Given the stark outlook and the timely warnings of Mayor Kazumi Matsui, it’s understandable if you have some questions. Here are a few keys ones to put the whole dismal situation in perspective:
Which countries have nuclear weapons?
There are nine countries in the world that currently have nuclear weapons, but two dominate when it comes to sheer numbers. Both Russia and the US stand head and shoulders above their closest competitor.
According to the Federation of American Scientists (FAS), Russia leads the pack with 4,350 warheads in their military stockpile in 2018, while America has 3,800. Lagging way back in third place is France with only 300.
These numbers do not include retired warheads that are awaiting dismantlement. Add these, and the total inventory of Russia and the US are 6,850 and 6,450 warheads, respectively.
The remaining six countries are China, United Kingdom, Israel, Pakistan, India and, most recent to join the group, North Korea. In total, that makes a whopping 15,000 warheads – both retired and deployed – globally.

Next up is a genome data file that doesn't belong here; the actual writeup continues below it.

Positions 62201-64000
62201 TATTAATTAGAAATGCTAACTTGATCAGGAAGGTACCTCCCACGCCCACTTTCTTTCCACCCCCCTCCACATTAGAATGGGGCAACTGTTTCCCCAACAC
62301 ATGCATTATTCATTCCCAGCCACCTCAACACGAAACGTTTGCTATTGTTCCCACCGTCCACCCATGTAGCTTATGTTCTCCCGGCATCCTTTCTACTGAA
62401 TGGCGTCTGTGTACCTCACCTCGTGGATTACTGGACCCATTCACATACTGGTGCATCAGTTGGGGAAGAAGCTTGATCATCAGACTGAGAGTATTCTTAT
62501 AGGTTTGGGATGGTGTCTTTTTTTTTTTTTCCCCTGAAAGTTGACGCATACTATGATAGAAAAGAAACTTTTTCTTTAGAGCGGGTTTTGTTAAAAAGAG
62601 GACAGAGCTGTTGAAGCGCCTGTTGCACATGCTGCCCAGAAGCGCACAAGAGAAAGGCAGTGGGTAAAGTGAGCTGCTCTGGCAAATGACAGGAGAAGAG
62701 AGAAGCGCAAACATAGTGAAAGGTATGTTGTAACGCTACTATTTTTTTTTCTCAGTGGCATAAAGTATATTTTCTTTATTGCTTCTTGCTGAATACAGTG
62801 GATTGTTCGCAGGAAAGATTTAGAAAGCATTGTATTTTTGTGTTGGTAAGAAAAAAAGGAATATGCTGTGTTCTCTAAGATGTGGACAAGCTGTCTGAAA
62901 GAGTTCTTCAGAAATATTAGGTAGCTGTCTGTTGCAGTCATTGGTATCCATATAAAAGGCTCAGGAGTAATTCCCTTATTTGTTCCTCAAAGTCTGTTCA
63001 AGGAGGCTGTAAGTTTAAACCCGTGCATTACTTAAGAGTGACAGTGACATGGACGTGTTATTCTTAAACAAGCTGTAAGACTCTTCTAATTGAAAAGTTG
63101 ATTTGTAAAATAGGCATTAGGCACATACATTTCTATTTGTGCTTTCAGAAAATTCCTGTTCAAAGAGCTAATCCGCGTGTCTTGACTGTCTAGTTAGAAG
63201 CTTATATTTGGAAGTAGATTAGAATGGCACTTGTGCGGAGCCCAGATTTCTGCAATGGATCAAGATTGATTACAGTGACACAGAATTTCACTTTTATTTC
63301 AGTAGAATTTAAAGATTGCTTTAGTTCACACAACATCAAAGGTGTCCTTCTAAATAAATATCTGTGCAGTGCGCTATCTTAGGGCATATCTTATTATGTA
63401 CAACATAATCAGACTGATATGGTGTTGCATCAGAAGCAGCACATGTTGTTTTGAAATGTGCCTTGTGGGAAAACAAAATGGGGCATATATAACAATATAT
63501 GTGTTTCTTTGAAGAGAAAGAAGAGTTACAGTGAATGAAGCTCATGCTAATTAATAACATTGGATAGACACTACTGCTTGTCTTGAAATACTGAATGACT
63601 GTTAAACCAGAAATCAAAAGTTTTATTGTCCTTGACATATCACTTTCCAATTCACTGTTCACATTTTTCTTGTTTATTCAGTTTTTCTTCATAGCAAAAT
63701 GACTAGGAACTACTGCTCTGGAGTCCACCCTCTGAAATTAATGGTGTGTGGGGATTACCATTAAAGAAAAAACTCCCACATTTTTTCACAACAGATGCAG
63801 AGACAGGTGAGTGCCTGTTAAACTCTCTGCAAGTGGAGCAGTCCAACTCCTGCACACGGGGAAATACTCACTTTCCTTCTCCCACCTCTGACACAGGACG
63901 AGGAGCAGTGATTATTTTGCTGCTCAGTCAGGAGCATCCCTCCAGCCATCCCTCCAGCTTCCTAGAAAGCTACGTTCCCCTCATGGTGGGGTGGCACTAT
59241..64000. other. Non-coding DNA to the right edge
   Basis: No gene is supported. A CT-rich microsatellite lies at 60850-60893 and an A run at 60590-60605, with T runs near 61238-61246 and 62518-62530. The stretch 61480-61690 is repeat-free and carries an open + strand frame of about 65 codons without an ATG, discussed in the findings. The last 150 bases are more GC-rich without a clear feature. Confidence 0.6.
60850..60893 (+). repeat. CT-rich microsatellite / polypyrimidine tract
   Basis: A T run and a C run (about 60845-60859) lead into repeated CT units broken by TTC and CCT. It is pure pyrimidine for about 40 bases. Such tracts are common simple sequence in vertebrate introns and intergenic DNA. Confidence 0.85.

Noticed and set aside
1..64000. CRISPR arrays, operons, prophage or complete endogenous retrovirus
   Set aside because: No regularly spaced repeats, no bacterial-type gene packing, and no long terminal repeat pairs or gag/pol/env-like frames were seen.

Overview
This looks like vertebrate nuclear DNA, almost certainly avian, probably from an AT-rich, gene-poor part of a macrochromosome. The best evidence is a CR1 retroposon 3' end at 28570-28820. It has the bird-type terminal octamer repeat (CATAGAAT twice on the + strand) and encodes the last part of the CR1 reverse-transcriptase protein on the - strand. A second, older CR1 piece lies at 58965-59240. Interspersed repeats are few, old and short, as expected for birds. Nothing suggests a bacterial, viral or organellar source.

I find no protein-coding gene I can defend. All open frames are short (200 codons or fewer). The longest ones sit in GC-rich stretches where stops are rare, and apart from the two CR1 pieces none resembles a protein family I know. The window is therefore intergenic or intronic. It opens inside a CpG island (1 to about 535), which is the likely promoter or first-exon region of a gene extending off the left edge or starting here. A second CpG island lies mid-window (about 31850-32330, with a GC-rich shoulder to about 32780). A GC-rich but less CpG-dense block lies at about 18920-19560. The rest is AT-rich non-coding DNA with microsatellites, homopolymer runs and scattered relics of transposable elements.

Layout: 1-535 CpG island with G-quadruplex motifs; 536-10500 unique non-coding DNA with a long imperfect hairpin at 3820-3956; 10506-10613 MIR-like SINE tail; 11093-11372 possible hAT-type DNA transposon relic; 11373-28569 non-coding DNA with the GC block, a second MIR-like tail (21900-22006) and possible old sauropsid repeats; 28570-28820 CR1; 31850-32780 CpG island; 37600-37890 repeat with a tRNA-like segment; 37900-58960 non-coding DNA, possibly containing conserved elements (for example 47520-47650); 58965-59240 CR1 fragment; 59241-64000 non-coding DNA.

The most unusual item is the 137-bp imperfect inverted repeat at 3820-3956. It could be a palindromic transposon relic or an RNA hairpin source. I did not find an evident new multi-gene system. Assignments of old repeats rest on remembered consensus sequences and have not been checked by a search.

While that sounds like an awful lot of warheads for one small planet, the global number has actually declined significantly since peaking in 1986 during the Cold War.
The vast portion of the reduction happened in the 1990s with the pace of reduction slowing significantly over the last decade.
Despite the lower numbers, the threat isn’t any less real. According to the International Campaign to Abolish Nuclear Weapons (ICAN), the United States and Russia maintain roughly 1,800 of their nuclear weapons on high-alert status – ready to be launched within minutes of a warning.
How powerful are today’s nuclear weapons?